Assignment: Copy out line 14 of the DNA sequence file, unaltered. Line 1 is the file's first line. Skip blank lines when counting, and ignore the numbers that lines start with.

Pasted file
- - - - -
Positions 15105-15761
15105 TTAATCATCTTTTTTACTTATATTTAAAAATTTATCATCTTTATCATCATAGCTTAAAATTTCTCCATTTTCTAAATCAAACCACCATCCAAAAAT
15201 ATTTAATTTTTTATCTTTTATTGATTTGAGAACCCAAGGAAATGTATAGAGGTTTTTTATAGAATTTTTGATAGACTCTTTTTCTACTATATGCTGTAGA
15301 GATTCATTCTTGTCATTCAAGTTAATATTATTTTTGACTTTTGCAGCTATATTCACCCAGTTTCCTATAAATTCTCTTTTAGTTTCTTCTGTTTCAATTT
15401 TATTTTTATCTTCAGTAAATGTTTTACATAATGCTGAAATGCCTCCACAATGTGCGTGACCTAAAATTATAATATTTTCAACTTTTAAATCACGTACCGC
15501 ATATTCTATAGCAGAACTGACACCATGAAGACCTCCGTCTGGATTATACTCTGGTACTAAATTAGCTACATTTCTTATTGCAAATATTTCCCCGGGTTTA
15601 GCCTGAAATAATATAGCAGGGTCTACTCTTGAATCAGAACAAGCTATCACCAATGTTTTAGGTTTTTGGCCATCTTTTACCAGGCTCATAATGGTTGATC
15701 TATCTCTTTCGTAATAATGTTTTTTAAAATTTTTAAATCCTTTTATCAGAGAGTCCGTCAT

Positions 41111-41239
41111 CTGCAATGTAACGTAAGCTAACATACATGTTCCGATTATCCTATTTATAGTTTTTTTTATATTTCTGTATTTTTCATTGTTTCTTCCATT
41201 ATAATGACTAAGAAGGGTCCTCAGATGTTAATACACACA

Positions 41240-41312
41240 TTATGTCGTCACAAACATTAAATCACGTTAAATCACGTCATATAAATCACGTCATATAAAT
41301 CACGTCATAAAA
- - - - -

41301 CACGTCATAAAA